• The technologies and techniques herein may be described in the general context as an application that generates a confidence rating for how well a candidate matches a given job position, but the technologies and techniques also serve other purposes in addition to these. In one implementation, one or more of the techniques described herein can be implemented as features within a job position network, or from any other type of program or service that brings employer requirements and candidate qualifications together to help find matches for given job positions.
  • FIG. 1 is a diagrammatic view of a confidence rating system 10 of one implementation. In one implementation, confidence rating system 10 is part of a job position network that helps employers and candidates find each other. In another implementation, confidence rating system 10 is part of a company's web site or other system for helping fill open job positions within the company. Assertions 12 are provided to the confidence rating system 10 by employers. The term “assertions” as used herein is meant to include the job requirements that are specified by an employer for a particular job. Assertions can be provided for multiple jobs. In one implementation, an assertion language is used to allow the employers to specify the job requirements. The assertion language is described in further detail in FIGS. 4-5. These assertions 12 are then stored in a data store, such as a database or file server. Proofs 14 are provided to the confidence rating system 10 by or on behalf of candidates seeking jobs. The term “proofs” as used herein is meant to include a candidate's qualifications, such as resume of qualifications, school(s) attended, college transcript(s), certification transcript(s), and so on. The proofs 14 are also stored in a data store. Proofs can be provided by multiple candidates. A model of assertions 12 and proofs 14 is created, such as in the form of a bipartite graph. This is described in further detail in FIGS. 6-7.
  • A score generation process 16 is initiated, such as upon request by an employer or a candidate, programmatically, as part of a scheduled process, and so on. The score generation process 16 then traverses the model of assertions and proofs and calculates a confidence rating score 18 for a candidate for a given job position, as described in more detail in FIG. 8. The term “confidence rating score” as used herein is meant to include an indicator or score of how well a candidate matches the skills required for a given job position. The confidence rating score can be a percentage, a scalar value (single number), letter grade, thumbs up/thumbs down, or any other indicator or value that can be used to determine how well a candidate's skills matches a given job position.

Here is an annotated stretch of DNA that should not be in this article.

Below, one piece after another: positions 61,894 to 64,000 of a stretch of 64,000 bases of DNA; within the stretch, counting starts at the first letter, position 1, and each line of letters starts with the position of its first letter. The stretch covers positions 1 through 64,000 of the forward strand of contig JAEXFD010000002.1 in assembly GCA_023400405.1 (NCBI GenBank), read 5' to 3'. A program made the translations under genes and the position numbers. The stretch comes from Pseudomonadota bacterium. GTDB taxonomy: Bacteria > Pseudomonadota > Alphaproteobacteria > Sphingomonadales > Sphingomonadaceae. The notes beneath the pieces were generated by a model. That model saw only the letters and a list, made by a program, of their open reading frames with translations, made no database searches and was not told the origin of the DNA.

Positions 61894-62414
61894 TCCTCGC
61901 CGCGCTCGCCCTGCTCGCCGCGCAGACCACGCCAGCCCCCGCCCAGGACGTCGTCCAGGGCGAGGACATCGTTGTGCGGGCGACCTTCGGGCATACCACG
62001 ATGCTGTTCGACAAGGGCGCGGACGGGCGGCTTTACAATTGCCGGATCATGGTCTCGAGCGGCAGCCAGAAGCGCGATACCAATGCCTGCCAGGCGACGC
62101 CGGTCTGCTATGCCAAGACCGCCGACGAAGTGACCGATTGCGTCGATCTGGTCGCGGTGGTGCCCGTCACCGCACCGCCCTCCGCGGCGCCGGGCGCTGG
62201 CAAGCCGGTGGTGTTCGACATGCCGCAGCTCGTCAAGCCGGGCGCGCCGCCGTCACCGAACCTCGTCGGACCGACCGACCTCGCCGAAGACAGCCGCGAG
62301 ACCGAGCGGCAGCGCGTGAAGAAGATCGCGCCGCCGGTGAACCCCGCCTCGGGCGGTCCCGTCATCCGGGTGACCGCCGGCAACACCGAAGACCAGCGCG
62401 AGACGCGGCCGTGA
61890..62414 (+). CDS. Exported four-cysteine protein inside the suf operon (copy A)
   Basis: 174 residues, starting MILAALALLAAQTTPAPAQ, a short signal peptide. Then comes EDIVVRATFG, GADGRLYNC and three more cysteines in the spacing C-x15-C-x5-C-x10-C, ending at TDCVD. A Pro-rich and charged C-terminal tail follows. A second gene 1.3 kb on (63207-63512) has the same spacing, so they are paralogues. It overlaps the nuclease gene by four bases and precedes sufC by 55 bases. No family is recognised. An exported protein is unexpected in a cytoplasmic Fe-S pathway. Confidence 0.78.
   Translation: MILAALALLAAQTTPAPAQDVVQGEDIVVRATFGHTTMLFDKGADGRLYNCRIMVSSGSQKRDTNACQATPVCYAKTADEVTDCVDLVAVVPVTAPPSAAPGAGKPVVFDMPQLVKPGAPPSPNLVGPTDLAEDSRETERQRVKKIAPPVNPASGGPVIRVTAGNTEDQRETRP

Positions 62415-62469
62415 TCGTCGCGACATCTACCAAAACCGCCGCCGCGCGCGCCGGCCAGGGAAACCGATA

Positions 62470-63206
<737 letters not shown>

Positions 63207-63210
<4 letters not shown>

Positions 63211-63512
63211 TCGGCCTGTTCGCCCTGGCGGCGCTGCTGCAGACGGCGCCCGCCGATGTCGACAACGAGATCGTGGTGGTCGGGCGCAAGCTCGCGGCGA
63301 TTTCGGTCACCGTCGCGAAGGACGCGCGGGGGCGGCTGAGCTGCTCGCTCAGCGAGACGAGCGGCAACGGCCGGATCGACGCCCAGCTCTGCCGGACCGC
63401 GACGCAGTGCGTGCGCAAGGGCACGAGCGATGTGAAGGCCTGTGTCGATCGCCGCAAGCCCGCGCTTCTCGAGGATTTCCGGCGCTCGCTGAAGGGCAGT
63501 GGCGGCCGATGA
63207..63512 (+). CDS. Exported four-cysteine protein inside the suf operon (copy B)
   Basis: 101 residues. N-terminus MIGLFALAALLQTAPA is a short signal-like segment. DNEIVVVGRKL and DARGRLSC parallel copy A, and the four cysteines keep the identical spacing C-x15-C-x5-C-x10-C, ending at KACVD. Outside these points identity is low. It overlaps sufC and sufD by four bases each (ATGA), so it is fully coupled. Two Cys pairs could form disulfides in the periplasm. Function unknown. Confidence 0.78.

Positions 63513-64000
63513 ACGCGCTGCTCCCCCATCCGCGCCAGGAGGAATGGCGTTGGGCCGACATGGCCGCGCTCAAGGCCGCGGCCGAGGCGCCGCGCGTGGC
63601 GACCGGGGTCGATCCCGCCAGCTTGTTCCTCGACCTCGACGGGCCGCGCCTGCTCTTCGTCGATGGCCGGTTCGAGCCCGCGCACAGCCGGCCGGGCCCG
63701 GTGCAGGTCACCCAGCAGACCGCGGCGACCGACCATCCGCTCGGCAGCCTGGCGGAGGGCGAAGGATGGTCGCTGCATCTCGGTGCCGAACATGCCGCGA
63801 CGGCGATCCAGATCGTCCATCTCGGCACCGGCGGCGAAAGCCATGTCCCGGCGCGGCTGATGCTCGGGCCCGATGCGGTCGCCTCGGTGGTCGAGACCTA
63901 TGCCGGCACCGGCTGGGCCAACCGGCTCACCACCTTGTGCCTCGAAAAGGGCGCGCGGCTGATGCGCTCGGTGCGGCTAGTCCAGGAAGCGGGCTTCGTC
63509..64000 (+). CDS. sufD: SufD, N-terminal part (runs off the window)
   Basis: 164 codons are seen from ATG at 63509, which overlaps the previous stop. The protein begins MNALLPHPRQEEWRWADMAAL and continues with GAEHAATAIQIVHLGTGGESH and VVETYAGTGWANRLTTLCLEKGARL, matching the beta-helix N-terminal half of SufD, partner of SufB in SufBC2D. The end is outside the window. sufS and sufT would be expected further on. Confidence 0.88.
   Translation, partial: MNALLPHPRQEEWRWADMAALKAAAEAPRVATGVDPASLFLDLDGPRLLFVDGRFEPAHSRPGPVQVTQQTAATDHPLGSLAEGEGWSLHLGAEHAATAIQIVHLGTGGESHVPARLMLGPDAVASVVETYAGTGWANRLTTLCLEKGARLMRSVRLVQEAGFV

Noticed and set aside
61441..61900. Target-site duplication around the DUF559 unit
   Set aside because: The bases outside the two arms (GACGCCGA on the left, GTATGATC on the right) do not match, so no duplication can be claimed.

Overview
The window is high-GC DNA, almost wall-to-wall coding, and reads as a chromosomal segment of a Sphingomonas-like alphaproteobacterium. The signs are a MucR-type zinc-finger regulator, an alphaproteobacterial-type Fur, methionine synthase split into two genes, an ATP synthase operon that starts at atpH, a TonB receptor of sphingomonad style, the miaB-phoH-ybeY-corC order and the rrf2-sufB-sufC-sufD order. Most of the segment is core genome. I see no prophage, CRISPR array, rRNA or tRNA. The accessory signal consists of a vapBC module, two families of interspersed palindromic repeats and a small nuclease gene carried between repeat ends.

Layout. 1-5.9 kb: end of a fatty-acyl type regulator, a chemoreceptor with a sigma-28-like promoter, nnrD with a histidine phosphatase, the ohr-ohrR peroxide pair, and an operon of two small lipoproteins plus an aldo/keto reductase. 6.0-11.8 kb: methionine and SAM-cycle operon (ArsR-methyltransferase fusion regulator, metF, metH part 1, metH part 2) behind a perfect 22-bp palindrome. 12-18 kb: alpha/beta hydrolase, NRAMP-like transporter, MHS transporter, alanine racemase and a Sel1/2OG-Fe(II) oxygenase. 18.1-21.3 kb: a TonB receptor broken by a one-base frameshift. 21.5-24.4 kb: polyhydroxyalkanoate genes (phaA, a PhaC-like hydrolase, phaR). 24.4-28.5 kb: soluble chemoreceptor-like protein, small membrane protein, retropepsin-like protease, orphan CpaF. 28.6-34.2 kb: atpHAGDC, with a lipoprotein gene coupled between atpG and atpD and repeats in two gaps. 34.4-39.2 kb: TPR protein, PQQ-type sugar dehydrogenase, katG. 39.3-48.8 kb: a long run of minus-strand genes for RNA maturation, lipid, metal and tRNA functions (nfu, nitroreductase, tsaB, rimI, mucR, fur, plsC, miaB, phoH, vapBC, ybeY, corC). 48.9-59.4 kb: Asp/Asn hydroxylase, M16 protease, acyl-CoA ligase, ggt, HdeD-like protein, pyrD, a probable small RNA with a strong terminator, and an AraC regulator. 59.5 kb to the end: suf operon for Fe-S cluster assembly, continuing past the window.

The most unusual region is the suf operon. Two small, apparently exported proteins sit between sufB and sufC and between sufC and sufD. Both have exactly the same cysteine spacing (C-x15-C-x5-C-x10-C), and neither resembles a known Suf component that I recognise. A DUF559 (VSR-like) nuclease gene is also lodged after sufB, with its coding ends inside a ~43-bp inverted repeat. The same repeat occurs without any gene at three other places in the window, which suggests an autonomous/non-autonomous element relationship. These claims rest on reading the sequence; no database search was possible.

• As shown in FIG. 2, an exemplary computer system to use for implementing one or more parts of the system includes a computing device, such as computing device 100. In its most basic configuration, computing device 100 typically includes at least one processing unit 102 and memory 104. Depending on the exact configuration and type of computing device, memory 104 may be volatile (such as RAM), non-volatile (such as ROM, flash memory, etc.) or some combination of the two. This most basic configuration is illustrated in FIG. 2 by dashed line 106.
  • Additionally, device 100 may also have additional features/functionality. For example, device 100 may also include additional storage (removable and/or non-removable) including, but not limited to, magnetic or optical disks or tape. Such additional storage is illustrated in FIG. 2 by removable storage 108 and non-removable storage 110. Computer storage media includes volatile and nonvolatile, removable and non-removable media implemented in any method or technology for storage of information such as computer readable instructions, data structures, program modules or other data. Memory 104, removable storage 108 and non-removable storage 110 are all examples of computer storage media. Computer storage media includes, but is not limited to, RAM, ROM, EEPROM, flash memory or other memory technology, CD-ROM, digital versatile disks (DVD) or other optical storage, magnetic cassettes, magnetic tape, magnetic disk storage or other magnetic storage devices, or any other medium which can be used to store the desired information and which can accessed by device 100. Any such computer storage media may be part of device 100.